Turkey’s Mediterranean coastline is known for it’s stunning natural beauty, set between the walls of sheer cliffs and pine forests quiet coves and secluded bays appear, while wooden gulets cruise the shores and local buses drive through the mountains. While some of the highlights of the Mediterranean region are quite remote, most destinations are well connected to the main seaside towns and when there is not road, there are boats instead. Arriving to the airport you can ease into your holiday with a Dalaman to to Fethiye transfer and begin exploring by land or by sea.
Oludeniz & The Butterfly Valley
The beach side town of Oludeniz is known not just for its lively nightlife and stunning beach but also as one of the world top locations for paragliding. From sunrise to sunset all year round you can lay back on a sunbed and watch people float by overhead on land on the promenade and in front of cute cafes and elegant restaurants. This resort town is also home to the environmentally protected Blue Lagoon, which, as its name suggests, is a stunning shade of royal blue and filled with gorgeous coral reefs, and colourful sea life.
From the beach water taxi’s wait to carry passengers to the isolated Butterfly Valley. A lush green paradise with a small waterfall hidden in the base of steep rocky cliffs. It is possible to hike out of the Butterfly valley to the clifftop village of Faralya, but the trail is steep, with loose scree and prone to accidents. A far better option is to boards a daily boat cruise from Oludeniz sail to the Butterfly Valley along with other picturesque location around the bay. Oludeniz is connected to the town of Fethiye and to small coastal villages like Kabak by a regular Dolmus service.
For a break from salt water you can make a day trip to the Saklikent Gorge, there are a few options for getting there. Either rent a car and drive the inland road, passing by the ancient city of Tlos, hop on a local bus from Fethiye, Kas or Kalkan or join a Jeep Safari excursion that will take you, not just to the entrance of the gorge, but also to the surrounding area and fantastic viewpoints. Whichever way you choose to visit, the a trip to this hidden wonder is a fantastic day out. Upon arriving you can enter the narrow gap between limestone walls via a boardwalk suspended 50m above fast flowing rapids. Venture further into the gorge, passing through pools of ice cold water and beneath large boulders that have been wedged between the walls. The more adventurous can go with a guide up to 4 km into this natural wonder, while the less adventurous can grab a outside table in the river and enjoy a glass of Turkish tea.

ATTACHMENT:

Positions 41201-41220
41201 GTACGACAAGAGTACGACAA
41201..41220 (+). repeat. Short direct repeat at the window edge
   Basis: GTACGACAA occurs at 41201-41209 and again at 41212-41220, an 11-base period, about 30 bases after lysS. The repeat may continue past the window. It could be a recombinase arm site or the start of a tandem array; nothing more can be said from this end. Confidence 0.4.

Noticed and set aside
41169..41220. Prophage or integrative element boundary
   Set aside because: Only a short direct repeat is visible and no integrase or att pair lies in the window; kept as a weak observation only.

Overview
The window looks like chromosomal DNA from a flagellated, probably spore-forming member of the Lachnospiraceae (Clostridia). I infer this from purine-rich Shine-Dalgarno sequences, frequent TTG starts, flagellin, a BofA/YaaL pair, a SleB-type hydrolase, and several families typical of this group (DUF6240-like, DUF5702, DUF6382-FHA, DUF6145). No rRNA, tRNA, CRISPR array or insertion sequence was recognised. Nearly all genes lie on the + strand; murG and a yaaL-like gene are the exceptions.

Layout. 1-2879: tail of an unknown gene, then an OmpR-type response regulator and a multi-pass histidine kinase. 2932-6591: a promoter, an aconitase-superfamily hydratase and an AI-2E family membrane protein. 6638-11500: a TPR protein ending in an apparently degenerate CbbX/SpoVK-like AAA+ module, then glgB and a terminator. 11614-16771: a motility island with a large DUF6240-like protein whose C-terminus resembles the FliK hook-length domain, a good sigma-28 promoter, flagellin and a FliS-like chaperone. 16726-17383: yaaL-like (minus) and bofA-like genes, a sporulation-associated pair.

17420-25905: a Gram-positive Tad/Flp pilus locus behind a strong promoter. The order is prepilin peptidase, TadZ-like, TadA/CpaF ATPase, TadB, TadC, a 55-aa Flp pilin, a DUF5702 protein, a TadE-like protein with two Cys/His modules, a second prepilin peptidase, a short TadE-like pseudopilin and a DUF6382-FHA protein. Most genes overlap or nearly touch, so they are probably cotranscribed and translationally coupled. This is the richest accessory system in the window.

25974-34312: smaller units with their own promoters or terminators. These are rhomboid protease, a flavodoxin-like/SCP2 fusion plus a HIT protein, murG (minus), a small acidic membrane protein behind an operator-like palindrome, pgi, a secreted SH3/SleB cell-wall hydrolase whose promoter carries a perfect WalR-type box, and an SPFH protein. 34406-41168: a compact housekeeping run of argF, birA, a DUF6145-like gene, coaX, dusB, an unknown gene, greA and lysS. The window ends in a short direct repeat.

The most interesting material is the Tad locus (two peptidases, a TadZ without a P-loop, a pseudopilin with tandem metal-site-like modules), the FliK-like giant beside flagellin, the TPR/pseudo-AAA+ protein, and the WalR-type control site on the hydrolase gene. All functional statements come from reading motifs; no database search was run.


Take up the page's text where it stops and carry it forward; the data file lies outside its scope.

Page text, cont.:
Lycian Cities: Patara, Xanthos & Letoon
The mediterranean coastline was once dominated by Lycian civilisations, there people were fierce warriors that even Alexander the Great couldn’t tame. Their prosperous port and trading cities, burial grounds and guard posts were spread across the region. Many of the ancient sites remain largely intact, while not so fortunate structures have sunk into the sea or become hidden by overgrown plants.
The UNESCO acclaimed sites of Letoon and Xanthos are within walking distance of the Kinik, a relatively small village connected to Fethiye, Kalkan and Kas by buses approximately every two hours. Meanwhile the maritime city of Patara, located on the eastern edge of the Patara beach, just 3.5 km from the Fethiye – Kas highway. The site is one of the best preserved in the region with two large theatres and marble columns marking the old royal entrance. Afterwards you can visit the nearby village or take a stroll to the sandy beach which is a turtle nesting ground.
The extensive Dalyan Delta is home to a few quirky spots among its emerald green canals, such as the Sultaniye Spa, where the Cleopatra herself bathed in the mineral rich mud bath and thermal pool. Legends say that this is where the Egyptian Queen’s beauty came from and that caking yourself in the healing mud can take 10 years off your skin. True or not it’s definitely fun taking pictures of your family and friends completely coated in mud. Jump into the reed lined lake after to rinse off before relaxing in sulfur smelling hot spring. The best way to reach the spa is by river boat from the town of Dalyan. From Marmaris and Fethiye there are all inclusive day tours to take you to and from the site making an additional stop at Turtle Beach.
A visit to Turkey’s mediterranean coast wouldn’t be complete with at least one day sailing on the transparent turquoise sea. Some holidaymakers travel to southwestern Turkey just for this reason. From the seaside towns of Marmaris, Fethiye, Kas, Demre and more, boats depart each day to discover the wonders of the coastline; blue caves, sunken cities, flat islands and secret beach bars. Alaturka Turkey have a variety of day tours available to visit the top sites of the region. With so much to see on Turkey’s Mediterranean coastline, you might even want to spend more than one day on a classic gulet sailing boat and cruise the stunning coastline from Olympos to Fethiye or sail to the Greek Islands from Bodrum.